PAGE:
New Student Technology Advisory Committee gives input on new tech choices next year

Thom Blair, Sports Editor

District 203 put together the Student Technology Advisory Committee (STAC) to help the IT department see technology from the student point of view.

STAC was  designed so that the IT department can work with students in a formal setting to get student input on the technology they use day to day.

In order to be a part of STAC, each student had to fill out a Google form asking them a series of questions on why they would be best fit for the role.

“We are going to replace the Chromebooks at the high school level, and there’s no better judge or evaluator of how Chromebooks work in district 203 classrooms than the students who use them, so we want them to use them,” said Joe Jaruseski, director of IT Infrastructure for District 203.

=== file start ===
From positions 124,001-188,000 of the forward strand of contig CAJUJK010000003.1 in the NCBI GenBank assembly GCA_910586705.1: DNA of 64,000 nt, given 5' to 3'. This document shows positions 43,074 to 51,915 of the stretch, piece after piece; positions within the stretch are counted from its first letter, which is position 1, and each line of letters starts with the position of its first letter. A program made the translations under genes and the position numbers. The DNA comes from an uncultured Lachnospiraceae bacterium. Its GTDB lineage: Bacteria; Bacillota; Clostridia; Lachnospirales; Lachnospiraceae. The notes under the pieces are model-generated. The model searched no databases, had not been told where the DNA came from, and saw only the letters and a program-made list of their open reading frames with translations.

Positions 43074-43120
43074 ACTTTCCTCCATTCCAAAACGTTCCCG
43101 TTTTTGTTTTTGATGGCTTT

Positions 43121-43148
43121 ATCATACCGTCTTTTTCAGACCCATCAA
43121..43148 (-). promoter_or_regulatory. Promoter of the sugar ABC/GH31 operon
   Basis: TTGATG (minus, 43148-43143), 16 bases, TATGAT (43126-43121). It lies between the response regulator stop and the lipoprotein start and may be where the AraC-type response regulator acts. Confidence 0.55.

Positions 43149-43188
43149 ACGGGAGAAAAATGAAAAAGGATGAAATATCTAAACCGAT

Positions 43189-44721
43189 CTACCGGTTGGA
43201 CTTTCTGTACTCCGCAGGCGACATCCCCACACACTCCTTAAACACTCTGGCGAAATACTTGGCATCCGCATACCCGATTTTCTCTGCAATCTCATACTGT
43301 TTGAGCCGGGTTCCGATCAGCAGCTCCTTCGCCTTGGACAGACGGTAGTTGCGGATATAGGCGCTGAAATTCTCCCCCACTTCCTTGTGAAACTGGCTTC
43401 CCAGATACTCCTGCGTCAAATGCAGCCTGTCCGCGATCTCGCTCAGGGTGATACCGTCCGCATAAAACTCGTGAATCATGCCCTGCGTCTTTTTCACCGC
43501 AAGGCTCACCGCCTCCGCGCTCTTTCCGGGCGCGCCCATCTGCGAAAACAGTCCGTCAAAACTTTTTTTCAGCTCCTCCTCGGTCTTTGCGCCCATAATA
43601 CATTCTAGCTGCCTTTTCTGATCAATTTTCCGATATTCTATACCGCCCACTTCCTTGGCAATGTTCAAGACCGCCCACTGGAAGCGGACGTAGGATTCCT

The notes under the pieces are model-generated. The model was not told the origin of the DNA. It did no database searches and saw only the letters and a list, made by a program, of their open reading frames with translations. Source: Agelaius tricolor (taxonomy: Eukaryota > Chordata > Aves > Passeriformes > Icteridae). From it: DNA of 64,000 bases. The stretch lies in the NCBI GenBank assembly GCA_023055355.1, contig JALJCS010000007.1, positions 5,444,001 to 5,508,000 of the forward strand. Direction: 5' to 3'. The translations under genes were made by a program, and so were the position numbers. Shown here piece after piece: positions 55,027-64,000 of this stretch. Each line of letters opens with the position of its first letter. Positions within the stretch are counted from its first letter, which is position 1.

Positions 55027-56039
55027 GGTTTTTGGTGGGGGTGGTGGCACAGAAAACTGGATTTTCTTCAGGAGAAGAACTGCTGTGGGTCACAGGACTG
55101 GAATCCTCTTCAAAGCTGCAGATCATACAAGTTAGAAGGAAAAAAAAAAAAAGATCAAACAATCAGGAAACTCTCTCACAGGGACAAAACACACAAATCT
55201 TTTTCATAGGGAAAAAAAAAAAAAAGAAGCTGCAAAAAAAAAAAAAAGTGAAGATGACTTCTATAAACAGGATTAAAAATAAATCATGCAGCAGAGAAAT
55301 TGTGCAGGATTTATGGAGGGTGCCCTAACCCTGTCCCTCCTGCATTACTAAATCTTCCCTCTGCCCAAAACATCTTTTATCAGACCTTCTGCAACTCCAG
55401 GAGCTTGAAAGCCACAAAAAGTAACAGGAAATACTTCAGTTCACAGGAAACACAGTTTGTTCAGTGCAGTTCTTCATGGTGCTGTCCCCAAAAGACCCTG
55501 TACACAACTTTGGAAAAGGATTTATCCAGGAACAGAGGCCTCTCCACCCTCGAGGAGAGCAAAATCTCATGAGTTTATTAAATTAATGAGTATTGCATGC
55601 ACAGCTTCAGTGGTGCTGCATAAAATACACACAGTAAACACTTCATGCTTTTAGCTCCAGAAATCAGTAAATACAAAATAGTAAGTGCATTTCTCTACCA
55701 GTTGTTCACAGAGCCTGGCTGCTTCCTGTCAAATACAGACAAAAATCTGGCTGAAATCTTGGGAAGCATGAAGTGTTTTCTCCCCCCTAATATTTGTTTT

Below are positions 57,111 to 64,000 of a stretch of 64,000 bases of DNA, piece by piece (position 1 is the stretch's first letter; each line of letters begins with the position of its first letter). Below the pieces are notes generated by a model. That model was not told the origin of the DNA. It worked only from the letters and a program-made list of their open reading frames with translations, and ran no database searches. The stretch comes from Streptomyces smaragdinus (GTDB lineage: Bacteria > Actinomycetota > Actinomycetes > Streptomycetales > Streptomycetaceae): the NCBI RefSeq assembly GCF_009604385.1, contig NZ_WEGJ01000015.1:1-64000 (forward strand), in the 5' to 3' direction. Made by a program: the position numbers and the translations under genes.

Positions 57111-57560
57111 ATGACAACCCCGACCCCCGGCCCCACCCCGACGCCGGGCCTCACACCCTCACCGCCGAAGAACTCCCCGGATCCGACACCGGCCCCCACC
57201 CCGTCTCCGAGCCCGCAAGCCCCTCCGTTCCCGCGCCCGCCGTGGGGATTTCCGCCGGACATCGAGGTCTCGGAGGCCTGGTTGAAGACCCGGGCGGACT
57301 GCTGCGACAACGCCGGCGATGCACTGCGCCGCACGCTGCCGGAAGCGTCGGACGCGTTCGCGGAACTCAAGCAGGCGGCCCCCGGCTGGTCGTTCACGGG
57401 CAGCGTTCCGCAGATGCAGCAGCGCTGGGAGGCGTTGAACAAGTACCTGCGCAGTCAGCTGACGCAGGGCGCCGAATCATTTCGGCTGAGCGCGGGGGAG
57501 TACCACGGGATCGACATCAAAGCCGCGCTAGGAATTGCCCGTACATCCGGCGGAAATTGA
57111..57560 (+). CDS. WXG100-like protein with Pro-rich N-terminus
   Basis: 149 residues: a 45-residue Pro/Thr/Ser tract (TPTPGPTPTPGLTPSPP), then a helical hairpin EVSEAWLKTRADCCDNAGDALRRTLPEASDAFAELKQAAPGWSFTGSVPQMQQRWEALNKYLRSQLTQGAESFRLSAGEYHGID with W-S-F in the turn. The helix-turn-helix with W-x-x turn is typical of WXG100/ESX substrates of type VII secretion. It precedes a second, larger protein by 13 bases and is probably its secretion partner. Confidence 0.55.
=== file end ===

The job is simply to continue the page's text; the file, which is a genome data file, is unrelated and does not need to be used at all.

Students on STAC are currently testing out four different Chromebooks over the next few months in their classes to decide which one will best suit the high school level next year.  

“They’re going to evaluate [the Chromebooks] because we aren’t going to get that kind of input back from me or someone on my team doing the same thing,” Jaruseski said.

STAC won’t only be working with the Chromebooks, the IT department has set up a lab to allow kids in STAC to release malware or viruses and watch the effects on the school’s network and computers to better help protect the school.

“We built a lab where the IT team is, and over time [STAC members] will learn about and execute malware intentionally,” Jaruseski said. “Watch it do what it’s going to do, write a cyber pathology report and generally help the IT learn from it to help protect us going forward.”

STAC will be meeting every few weeks in order to progress the safety and knowledge of  technology in District 203. After the new devices are implemented, STAC will work on protecting the school’s network and then how cell phones will connect to the internet and be used on campus.